Epic Cape York

Multiple Locations

Spend a week on an adventurous drive into an untamed wilderness area to stand at the very top of Australia. Epic Cape York is a remarkable journey through Cape York Peninsula taking in memorable pubs, ancient rock art and spectacular natural scenery.

Drive along red outback roads, explore wetlands brimming with birds and fish, discover gold town ruins and try your luck at isolated fishing spots. Be amazed at the diverse birdlife, admire Aboriginal artists at work or enjoy the hospitality of a country race day. Test your four-wheel driving skills tackling treacherous creek crossings on the Old Telegraph Track and cool off in stunning waterfalls.

The adventure doesn't end at the tip of Cape York. Take a ferry to visit Thursday and Horn Islands, two of the 274 islands of the Torres Strait. Discover the diverse history of the Torres Strait Islanders which includes World War 2, the pearling industry, vibrant headdresses, colourful dance, ancient carving and modern printmaking

Journey Details

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Activities

  • Birdwatching
  • Camping
  • Canoeing
  • Hiking/Trekking
  • Off Road Driving
  • Swimming

Other Information

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Family friendly – please refer to operator's website for services and facilities.

Full Itinerary

Start in historic Cooktown where monuments and museums are reminders of the town's rich history. Join the Peninsula Development Road at Lakeland and travel to Laura, where the bitumen ends, to see the Quinkan rock art galleries, one of UNESCO's top 10 rare rock art sites, before heading north past Rinyirru (Lakefield) National Park, famous for its fishing and wildlife.

Stop at Musgrave Roadhouse which was built as an overland telegraph station in 1887, then discover more about Cape York's history at Coen before driving through Oyala Thumotang National Park past the scenic waterholes of the Archer River. Continue north to Bramwell Junction to access the adventurous Old Telegraph Track. This is where your four-wheel driving skills will be put to the test with steep eroded banks and challenging creek crossings. The hard work is rewarded with beautiful scenery including Fruit Bat, Eliot and Twin Falls.

From the Jardine River ferry head to Bamaga and then it is 32 kilometres and a short walk to the northern most point of Australia. Standing at The Tip you can see the Torres Strait islands which can be accessed by boat from Seisia.

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Drive past the coffee, fruit and sugar farms of Mareeba on the Atherton Tablelands for the drier country of Cape York Peninsula. The Mulligan Highway is an easy drive on a fully sealed road to historic Cooktown.

Stop at Mount Molloy to see the grave of explorer James Venture Mulligan who discovered gold on the Palmer River in 1873, a find that opened up that region and turned Cooktown into a booming gold rush town.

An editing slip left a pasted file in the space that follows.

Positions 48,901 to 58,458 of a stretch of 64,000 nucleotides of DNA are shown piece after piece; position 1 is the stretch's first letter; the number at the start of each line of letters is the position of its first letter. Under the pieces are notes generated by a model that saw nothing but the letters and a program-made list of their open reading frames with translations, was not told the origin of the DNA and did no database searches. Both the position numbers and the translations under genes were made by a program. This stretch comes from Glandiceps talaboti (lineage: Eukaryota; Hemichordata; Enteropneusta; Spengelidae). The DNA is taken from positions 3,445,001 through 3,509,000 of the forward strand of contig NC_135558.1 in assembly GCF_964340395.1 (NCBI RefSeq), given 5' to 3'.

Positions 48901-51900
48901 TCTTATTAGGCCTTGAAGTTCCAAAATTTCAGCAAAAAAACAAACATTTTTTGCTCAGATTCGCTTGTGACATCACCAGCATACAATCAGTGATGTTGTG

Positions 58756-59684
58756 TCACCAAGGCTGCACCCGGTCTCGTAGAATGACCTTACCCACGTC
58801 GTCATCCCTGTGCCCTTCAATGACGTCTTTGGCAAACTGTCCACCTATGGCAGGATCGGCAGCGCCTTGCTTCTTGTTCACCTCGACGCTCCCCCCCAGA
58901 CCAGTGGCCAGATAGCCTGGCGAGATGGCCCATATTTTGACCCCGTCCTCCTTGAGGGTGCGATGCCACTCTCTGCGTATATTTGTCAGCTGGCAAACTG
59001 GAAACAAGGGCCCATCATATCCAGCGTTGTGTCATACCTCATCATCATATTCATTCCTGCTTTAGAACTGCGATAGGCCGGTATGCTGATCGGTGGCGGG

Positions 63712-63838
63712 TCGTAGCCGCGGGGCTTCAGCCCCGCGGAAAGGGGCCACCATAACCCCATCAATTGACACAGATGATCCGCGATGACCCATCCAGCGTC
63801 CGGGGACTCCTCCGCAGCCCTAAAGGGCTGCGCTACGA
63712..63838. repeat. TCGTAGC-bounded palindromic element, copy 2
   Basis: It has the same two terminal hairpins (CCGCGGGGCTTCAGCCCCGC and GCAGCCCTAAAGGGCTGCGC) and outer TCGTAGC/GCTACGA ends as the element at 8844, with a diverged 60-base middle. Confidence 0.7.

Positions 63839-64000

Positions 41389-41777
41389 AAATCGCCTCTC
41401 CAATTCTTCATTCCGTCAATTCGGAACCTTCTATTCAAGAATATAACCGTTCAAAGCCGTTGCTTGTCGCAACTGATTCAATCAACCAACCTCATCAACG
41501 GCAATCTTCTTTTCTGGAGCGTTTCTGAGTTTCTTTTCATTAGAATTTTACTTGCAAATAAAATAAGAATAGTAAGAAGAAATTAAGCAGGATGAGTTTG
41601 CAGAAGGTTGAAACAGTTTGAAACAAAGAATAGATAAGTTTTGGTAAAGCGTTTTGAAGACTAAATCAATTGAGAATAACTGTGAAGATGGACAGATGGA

There is fuel and food at Mount Carbine or cool off in the McLeod River, another 13 kilometes north. Next is the Palmer River Roadhouse which has a museum with fascinating relics from the Palmer River goldfields. Lakeland is the last stop for fuel before you reach Cooktown.

The highway crosses the Annan River which has a campsite and toilets as well as a walk to the spectacular gorge. The mysterious Black Mountain looms in the distance and it is not until you get you close that you realise it is a pile of enormous granite boulders precariously stacked on each other. It is another 25 kilometres to Cooktown where you can enjoy museums, monuments and a streetscape rich with pioneering history.

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Lush rainforest, spectacular beaches and mysterious mountains - this is the adventurous coastal Bloomfield Track.

Start at Mossman Gorge in the southern section of Daintree National Park where you can take a bush tucker tour with the area's traditional owners, swim in the icy waters of the Gorge or take a self-guided walk through the rainforest.

Daintree Village is popular for spotting wildlife including crocodiles on a river cruise before your adventure starts at the Daintree River Ferry, an unforgettable river crossing.

Watch for cassowaries as you drive through ancient rainforest with prettty beaches and creek crossings before reaching Cape Tribulation where the two World Heritage areas of the Great Barrier Reef and the Wet Tropics rainforest meet.

Leave the bitumen for an exciting four-wheel-drive journey crossing the Bloomfield River to the Aboriginal art centre at Wujal Wujal, and the township of Ayton.

For a touch of authentic Australiana stop off at the Lion's Den Hotel at Helensvale, an old Australian pub, and then continue through to majestic Black Mountain. The giant piles of black granite boulders have been the subject of Aboriginal legend over many years.

The quaint and historic township of Cooktown marks the end of your drive.

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Spectacular Roaring Meg Falls is just one of the highlights on the adventurous CREB Track. Lush tropical rainforest, clear flowing streams and spectacular views from ridges, make this an exciting journey.